Project: Perform Sentiment Analysis with scikit-learn

In this project, we will learn the fundamentals of sentiment analysis and apply our knowledge to classify movie reviews as either positive or negative. We will use the popular IMDB dataset. Our goal is to use a simple logistic regression model from scikit-learn for document classification.

Join for Free
Project: Perform Sentiment Analysis with scikit-learn

Duration (mins)

Learners

NA / 5

Rating

Task List


We will cover the following tasks in 57 minutes:


Introduction and Importing the Data

In this task, we get an overview of this project and get ourselves familiar with the popular IMDB movie review dataset.


Transforming Documents into Feature Vectors

We will get a description of what logistic regression is and why we use it for sentiment analysis. Once we have clear idea of the features and model, we will encounter our first natural language processing concept. Namely, the bag-of-words model. From scikit-learn, we call the fit_transform method on CountVectorizer. This will construct the vocabulary of the bag-of-words model and transform the provided sample sentences into sparse feature vectors.


Term Frequency-Inverse Document Frequency (TF-IDF)

In information retrieval and text mining, we often observe words that crop up across our corpus of documents. These words can lead to bad performance during training and test time because they usually don’t contain useful information. In this task, we will understand and implement a useful statistical technique to mitigate this — Term frequency-inverse document frequency (tf-idf) can be used to downweight these class of words in our feature vector representation. The tf-idf is the product of the term frequency and the inverse document frequency.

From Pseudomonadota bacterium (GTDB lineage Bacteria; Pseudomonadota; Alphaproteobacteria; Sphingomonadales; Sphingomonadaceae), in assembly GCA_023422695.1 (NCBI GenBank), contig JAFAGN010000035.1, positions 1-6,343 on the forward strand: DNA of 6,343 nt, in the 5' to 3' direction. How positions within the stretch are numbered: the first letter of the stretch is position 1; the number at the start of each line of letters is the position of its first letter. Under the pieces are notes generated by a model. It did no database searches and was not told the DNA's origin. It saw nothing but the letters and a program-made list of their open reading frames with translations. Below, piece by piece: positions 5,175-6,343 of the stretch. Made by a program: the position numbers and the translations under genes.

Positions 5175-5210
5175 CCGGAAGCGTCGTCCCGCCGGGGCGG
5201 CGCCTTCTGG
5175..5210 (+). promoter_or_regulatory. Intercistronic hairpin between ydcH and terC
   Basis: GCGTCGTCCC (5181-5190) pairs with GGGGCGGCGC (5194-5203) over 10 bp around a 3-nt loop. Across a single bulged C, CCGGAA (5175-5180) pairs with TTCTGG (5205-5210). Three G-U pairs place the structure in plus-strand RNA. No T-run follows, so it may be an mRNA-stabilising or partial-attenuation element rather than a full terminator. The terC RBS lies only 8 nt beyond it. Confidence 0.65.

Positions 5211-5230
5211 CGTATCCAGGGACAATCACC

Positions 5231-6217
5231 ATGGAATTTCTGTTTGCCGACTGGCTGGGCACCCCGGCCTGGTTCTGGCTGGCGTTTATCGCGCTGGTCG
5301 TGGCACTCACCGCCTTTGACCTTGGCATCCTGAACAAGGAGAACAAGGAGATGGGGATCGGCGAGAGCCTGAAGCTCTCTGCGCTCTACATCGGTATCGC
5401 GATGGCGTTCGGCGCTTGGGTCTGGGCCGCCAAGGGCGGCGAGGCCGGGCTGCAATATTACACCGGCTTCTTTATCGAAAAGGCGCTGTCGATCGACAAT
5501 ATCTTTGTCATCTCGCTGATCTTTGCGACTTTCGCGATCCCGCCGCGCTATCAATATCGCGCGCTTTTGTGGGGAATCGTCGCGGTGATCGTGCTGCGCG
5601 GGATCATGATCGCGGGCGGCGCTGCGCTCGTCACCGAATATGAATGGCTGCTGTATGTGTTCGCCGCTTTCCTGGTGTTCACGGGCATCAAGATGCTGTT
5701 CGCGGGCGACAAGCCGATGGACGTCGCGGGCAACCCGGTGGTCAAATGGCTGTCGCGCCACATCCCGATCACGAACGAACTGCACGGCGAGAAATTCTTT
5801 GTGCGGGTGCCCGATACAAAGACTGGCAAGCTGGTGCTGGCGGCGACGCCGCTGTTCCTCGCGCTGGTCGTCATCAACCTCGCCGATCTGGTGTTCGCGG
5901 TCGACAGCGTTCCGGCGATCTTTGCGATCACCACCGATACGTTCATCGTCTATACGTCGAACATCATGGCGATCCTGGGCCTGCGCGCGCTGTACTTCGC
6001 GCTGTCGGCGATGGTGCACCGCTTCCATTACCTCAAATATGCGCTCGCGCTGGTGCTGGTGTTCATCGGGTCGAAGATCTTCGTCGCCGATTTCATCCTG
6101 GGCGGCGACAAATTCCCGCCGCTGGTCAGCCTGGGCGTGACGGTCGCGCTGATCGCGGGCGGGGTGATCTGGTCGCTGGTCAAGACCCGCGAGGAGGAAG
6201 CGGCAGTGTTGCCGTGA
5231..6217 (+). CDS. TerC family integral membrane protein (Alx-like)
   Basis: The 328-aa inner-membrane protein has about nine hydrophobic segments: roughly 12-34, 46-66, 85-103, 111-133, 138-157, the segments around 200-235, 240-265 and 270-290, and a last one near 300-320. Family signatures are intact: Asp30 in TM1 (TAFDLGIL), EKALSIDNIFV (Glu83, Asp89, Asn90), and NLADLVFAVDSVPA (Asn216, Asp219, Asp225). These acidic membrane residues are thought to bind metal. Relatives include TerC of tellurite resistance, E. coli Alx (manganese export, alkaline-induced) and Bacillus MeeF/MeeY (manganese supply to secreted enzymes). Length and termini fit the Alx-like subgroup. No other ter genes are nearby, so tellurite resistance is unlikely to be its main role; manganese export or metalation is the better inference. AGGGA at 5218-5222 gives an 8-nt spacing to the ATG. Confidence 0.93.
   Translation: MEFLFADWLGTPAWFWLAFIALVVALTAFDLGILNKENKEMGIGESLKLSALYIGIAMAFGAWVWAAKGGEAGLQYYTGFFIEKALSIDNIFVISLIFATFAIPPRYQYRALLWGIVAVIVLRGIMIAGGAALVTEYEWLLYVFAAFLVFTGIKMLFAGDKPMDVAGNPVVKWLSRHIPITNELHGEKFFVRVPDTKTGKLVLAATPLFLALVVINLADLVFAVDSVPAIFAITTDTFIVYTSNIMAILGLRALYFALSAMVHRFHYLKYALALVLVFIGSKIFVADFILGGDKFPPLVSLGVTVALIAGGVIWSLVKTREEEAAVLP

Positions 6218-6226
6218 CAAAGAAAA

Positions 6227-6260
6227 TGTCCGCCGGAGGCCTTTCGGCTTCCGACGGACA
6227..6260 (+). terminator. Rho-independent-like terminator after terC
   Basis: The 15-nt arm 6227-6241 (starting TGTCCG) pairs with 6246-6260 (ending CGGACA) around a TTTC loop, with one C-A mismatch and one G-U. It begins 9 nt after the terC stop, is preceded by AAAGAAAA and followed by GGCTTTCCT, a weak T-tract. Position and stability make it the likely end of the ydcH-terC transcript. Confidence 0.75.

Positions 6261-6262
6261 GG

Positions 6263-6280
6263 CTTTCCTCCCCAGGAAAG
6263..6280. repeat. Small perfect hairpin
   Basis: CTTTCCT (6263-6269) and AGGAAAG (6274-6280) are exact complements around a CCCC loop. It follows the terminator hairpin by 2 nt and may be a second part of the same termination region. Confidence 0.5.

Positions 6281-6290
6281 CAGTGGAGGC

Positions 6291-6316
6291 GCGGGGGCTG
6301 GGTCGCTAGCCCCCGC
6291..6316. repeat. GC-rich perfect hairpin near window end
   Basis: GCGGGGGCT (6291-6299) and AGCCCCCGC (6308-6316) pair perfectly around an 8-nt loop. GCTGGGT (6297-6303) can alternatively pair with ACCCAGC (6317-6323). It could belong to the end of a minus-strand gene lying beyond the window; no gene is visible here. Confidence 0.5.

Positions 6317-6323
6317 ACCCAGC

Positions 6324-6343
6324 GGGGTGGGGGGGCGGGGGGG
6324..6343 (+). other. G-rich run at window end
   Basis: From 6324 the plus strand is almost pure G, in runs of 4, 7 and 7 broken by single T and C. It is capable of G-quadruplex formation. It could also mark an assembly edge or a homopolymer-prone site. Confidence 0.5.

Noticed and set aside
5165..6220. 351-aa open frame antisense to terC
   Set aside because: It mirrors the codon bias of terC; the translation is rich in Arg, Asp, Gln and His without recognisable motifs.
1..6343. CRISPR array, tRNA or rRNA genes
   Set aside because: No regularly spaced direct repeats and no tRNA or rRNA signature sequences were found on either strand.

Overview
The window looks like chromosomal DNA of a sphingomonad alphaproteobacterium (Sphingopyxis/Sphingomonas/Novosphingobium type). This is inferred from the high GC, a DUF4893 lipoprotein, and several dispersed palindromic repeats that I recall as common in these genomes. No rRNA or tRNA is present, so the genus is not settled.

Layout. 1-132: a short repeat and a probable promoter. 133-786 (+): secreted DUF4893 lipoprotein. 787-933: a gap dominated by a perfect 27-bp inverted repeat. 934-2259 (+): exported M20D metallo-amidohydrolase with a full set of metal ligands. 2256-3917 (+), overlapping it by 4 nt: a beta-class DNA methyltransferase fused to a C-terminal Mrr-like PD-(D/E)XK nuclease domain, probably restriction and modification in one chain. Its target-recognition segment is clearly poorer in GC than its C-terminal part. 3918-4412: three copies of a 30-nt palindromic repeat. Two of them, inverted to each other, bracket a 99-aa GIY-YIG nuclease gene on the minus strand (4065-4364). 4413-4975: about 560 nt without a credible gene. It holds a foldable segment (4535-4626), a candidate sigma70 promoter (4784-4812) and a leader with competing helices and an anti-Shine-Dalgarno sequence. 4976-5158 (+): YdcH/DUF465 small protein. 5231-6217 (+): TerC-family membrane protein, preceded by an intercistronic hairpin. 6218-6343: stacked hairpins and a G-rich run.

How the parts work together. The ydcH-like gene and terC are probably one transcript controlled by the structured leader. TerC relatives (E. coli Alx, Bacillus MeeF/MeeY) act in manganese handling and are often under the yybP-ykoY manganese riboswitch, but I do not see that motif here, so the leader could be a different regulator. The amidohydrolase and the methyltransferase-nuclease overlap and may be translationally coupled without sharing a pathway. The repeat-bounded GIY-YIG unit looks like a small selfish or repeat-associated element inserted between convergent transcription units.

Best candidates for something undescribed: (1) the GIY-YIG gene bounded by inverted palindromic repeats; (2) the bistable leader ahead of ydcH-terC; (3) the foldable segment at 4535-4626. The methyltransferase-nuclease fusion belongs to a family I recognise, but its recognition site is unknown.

Data Preparation

Cleaning and preprocessing text data is a vital process in data analysis and especially in natural language processing tasks. In this task, we will take a look at a few reviews from our dataset and learn how to strip them of irrelevant characters like HTML tags, punctuation, and emojis using regular expressions.


Tokenization of Documents

In this task, we learn how to represent our data as a collection of words or tokens. We will also perform word-level preprocessing tasks such as stemming. To accomplish this, we use The Natural Language Toolkit (nltk) in Python.


Transform Text Data into TF-IDF Vectors


Document Classification using Logistic Regression

First, we split our into training and test sets of equal size. We then create a pipeline to build a logistic regression model. To estimate the best parameters and model, we employ cross-validated grid-search over a parameter grid.


Model Evaluation

In this task, we load a pre-trained model that we will later use to find the best parameter settings, cross validation score, and the test accuracy. We also take a look at the best parameter settings, cross-validation score, and how well our model classifies the sentiments of reviews it has never seen before from the test set.